Themes and Meanings
The main theme of The Guyana Quartet is succinctly expressed by the character Ram in chapter 11 of The Far Journey of Oudin:This country so mix up, one never know who is Christian, Hindu, Moslem or what, black man, white man’s fable or red. Sometimes is all the same it seem but it got a technical difference.
Harris wishes to see Guyana become a nation rather than a colony. He sees that if this is to happen, Guyanans of all racial and religious backgrounds will have to develop a national consciousness. He believes it is the duty of writers such as himself to lead the way. Like Irish novelist James Joyce, a writer to whom he has often been compared, Harris wishes “to forge the uncreated conscience of his race.”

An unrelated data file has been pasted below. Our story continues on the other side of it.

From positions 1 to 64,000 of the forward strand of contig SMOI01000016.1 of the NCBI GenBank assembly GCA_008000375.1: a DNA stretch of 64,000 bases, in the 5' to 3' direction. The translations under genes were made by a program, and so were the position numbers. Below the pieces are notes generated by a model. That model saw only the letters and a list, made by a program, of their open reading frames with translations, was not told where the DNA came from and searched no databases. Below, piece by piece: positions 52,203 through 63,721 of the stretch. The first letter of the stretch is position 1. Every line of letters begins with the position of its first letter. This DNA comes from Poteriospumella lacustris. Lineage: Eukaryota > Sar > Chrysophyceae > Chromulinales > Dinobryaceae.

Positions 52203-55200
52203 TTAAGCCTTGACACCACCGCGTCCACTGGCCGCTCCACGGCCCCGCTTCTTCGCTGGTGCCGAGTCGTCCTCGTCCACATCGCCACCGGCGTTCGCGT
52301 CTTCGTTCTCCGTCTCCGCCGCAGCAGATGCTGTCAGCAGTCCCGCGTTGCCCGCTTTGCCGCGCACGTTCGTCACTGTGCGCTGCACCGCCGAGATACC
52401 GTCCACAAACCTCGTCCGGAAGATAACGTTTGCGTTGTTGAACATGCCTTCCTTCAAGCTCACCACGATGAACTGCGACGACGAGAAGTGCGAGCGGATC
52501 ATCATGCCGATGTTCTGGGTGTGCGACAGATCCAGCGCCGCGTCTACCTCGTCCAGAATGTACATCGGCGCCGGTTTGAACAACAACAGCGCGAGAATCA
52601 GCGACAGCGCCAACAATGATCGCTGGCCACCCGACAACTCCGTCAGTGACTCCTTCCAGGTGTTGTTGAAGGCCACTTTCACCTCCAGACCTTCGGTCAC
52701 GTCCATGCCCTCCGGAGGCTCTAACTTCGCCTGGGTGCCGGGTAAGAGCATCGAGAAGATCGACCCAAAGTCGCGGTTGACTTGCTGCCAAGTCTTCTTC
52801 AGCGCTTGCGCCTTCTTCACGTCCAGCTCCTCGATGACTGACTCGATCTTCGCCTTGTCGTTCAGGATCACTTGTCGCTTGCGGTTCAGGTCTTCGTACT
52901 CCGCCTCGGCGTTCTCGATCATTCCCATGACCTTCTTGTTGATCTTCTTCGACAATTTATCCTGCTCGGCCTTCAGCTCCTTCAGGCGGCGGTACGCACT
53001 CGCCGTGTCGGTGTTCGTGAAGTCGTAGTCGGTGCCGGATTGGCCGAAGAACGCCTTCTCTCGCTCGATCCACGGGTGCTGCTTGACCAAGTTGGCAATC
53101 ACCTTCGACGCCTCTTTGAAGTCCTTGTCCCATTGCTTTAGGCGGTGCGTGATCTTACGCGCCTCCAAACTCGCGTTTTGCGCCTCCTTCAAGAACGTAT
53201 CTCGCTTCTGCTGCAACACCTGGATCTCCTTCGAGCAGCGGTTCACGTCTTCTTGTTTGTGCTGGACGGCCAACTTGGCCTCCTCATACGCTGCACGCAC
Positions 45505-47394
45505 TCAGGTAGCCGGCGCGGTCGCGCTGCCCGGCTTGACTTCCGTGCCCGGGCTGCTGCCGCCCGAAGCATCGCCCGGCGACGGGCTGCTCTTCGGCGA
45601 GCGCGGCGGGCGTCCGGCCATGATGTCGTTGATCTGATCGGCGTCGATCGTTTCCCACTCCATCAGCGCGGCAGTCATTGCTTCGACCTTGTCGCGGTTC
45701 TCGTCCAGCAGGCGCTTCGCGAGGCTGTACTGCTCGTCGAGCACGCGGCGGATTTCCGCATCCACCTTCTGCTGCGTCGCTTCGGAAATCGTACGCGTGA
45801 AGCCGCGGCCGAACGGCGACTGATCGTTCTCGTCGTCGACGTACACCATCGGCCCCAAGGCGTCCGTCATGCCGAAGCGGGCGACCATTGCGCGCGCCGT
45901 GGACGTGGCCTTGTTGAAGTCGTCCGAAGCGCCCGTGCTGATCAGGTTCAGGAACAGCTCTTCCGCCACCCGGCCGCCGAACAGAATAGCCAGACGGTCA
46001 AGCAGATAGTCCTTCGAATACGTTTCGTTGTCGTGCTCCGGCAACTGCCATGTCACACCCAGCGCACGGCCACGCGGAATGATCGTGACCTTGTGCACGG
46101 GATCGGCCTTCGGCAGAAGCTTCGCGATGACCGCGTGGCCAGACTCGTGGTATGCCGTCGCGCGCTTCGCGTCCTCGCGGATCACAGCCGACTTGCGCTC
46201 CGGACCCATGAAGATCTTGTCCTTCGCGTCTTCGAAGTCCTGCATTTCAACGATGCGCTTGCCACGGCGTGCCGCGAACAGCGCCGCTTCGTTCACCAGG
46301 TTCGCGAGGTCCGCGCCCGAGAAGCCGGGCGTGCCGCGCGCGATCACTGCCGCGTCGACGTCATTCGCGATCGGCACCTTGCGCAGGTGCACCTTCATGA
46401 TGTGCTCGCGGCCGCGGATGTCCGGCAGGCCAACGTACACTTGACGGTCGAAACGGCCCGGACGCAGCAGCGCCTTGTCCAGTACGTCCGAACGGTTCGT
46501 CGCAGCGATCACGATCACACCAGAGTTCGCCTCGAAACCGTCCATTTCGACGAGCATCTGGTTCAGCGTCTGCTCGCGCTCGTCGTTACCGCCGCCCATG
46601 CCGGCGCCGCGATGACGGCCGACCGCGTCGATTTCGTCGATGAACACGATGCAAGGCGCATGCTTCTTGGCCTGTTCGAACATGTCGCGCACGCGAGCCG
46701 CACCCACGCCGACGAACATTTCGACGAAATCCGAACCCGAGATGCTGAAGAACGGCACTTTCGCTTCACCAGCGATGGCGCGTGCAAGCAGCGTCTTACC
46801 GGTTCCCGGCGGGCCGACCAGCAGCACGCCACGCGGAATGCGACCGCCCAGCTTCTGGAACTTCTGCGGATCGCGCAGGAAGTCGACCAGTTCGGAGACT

It has been Harris’s lifelong goal to define the essence of Guyana as a land and as a nation. The four novels of The Guyana Quartet attempt to survey the entire landscape and the entire population, including those who live in the wild interior, along the river banks, in the cultivated regions, and along the coast. Harris evidently believes that the only viable consciousness for the heterogeneous people of Guyana is socialist. He is not sympathetic to traditional religion or to any traditional views of the world. He seems to be in sympathy with many radical political thinkers of the Caribbean region and Africa.